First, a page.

Full Disclosure

I was having a conversation with a friend about relationships (a very common occurrence as I’m sure most of you can imagine) and the question was posed, “How come we don’t share with our families the good to great things our significant others do for us?”

It is fascinating that when we are with someone, the main things that get brought to the family about our relationships are the bad things, irritating things, frustrating things about that person. We are so quick to complain to them about the other person that it makes it extremely difficult for the family to ever have any positive thoughts about the individual.

A few questions come to mind: Is it that the person doesn’t do anything praiseworthy AND/OR is it the fact that we as people are actively choosing to focus on the negative because it’s easy to complain? I have a few thoughts about this that I would like to share.

First, I think complaining is low hanging fruit. I remember when I was married, that I would routinely go over to my parents house and have complain sessions. I’m….talking….hours….of complaining. This was during the demise of our relationship, but I remember complaining, ALOT.

Secondly, it is quite possible that neither party is performing noteworthy acts for the other person. I think or rather I KNOW, that when we get settled into the day to day of a relationship, that we forget to do special things for the other person. We reserve the “special” things for birthdays, Christmas, anniversaries, Mothers Day and Fathers Day. Why do we wait to celebrate the one we love until those times? Wouldn’t it be wonderful if we brought home our loved one some flowers, “just because it’s Wednesday”? Or if you surprised her with a spa day for no other reason other than the fact that she could use it and you love her. I digress.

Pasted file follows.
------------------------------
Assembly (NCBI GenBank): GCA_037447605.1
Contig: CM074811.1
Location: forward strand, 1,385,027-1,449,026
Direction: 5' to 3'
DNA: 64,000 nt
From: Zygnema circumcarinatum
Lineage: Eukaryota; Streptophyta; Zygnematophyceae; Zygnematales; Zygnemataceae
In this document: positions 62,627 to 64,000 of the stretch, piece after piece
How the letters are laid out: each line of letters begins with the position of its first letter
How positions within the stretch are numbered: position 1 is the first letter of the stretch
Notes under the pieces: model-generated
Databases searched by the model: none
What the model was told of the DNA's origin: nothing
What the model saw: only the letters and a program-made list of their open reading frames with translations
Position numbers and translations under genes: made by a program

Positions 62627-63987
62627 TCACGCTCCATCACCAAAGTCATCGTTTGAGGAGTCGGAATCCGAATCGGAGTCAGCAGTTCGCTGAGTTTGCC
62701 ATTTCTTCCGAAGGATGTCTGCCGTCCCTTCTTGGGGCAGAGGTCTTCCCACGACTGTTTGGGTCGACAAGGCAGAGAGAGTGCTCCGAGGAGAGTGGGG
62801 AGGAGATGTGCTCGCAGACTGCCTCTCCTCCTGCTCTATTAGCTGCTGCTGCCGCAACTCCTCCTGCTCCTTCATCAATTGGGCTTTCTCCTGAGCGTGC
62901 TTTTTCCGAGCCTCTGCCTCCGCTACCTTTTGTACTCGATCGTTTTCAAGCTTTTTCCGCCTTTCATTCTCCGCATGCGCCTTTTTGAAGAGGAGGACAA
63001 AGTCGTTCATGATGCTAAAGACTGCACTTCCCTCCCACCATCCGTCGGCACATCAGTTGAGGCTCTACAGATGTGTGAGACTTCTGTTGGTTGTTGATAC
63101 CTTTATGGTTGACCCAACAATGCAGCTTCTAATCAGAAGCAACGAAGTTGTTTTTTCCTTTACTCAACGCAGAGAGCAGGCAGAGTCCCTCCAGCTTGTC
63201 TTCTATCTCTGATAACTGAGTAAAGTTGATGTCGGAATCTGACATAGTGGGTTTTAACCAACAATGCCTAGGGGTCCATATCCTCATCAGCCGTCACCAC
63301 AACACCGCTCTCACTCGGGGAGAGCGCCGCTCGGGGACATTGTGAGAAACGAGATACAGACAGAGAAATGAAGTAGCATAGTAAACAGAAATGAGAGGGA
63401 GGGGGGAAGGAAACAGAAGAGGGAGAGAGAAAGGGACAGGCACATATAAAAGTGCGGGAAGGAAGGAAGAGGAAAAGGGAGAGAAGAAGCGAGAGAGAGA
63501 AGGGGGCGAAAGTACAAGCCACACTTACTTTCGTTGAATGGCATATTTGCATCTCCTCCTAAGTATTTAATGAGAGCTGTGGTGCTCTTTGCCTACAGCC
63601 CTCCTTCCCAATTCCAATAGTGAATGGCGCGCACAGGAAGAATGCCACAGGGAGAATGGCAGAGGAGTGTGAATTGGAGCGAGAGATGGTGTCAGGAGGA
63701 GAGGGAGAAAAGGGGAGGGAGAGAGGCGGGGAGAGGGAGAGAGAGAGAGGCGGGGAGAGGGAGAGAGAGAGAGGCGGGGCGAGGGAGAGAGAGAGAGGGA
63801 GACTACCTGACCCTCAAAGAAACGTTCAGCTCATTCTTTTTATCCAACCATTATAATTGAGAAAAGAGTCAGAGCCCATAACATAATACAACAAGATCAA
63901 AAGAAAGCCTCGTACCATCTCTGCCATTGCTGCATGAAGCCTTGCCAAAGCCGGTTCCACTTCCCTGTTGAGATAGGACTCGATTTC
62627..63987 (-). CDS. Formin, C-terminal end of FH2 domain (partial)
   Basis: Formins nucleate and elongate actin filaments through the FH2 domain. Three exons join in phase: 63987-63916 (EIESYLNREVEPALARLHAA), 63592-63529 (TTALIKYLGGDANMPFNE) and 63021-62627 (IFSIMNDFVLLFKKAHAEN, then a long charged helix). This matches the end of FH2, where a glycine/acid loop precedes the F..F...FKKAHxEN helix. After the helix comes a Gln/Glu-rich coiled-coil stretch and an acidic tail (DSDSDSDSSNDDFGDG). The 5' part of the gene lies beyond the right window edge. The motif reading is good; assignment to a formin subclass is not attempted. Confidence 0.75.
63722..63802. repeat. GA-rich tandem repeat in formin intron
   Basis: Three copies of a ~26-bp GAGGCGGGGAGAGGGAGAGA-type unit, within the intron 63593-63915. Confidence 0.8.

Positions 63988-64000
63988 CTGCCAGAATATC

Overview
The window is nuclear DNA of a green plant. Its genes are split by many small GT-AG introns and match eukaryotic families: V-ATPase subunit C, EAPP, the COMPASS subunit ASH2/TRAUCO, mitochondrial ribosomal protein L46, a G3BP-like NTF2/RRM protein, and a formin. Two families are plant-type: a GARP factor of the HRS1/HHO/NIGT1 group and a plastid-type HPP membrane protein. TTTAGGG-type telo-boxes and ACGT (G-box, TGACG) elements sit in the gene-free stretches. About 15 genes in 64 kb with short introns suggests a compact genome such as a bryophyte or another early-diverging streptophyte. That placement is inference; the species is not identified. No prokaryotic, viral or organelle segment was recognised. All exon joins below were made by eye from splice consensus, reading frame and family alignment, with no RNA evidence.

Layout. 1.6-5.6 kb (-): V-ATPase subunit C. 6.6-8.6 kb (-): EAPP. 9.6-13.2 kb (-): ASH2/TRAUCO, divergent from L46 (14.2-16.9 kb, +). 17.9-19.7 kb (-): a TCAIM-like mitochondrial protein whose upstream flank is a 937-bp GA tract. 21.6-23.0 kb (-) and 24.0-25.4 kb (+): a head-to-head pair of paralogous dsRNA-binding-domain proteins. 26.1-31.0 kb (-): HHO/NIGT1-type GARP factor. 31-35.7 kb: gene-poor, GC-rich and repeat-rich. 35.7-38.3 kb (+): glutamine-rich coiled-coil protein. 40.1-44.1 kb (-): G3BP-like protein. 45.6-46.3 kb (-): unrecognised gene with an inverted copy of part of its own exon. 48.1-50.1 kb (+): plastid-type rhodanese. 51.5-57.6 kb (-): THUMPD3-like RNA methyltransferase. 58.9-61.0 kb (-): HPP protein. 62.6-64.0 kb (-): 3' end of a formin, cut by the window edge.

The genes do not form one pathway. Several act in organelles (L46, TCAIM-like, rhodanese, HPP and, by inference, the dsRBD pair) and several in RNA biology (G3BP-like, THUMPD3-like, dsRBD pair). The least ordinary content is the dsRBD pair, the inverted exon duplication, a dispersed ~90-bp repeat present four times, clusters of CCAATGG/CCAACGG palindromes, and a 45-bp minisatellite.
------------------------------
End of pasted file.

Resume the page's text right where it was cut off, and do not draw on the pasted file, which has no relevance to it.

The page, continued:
And lastly, and this is pure speculation, but I wonder if we are afraid to put the people that we love on a pedestal in front of our family. Maybe we don’t want them seem “that” special to them even if they are that special to us. Maybe we want to be able to complain without any accountability for OUR actions and words which may have contributed to the current disagreement or conflict. I don’t know, but it is definitely possible.

If you have been reading my blog, you know that I like to suggest fairly practical and relatively easy to implement solutions to the issues that I address.

One practice for disarming negative thoughts is to make concerted attempts to follow up the negative thought with positive one about the individual. I’m not going to lie, when you are in a mood, in a funk about what someone has said or done, this can be EXTREMELY difficult but worth the effort, for sure.

I shared some of this above, but I think that we need to put in effort to make the other person feel special at random times throughout the year. Plan a picnic, plan something to get dressed up for, send her or him away for the weekend. The list is endless. Just takes a little creativity and not everything is going to cost a ton of money. Need some good, inexpensive ideas, check the link below.

And lastly, if you truly value that person as much as you profess their value to them, then step out on that ledge and profess their value to your family as well. And why do I say this? Because the truth of the matter is that most of us don’t want to have ANY check or balances on our irrational thoughts and emotions, but I think that it’s ABSOLUTELY necessary.

In ancient Rome an Auriga was a slave who was given gladiator status. It was his job to drive the chariot, but it was also his job to whisper to the Chief during Roman triumphs Memento Homo, “Remember, you are only a man”.

Who is going to be your Auriga?

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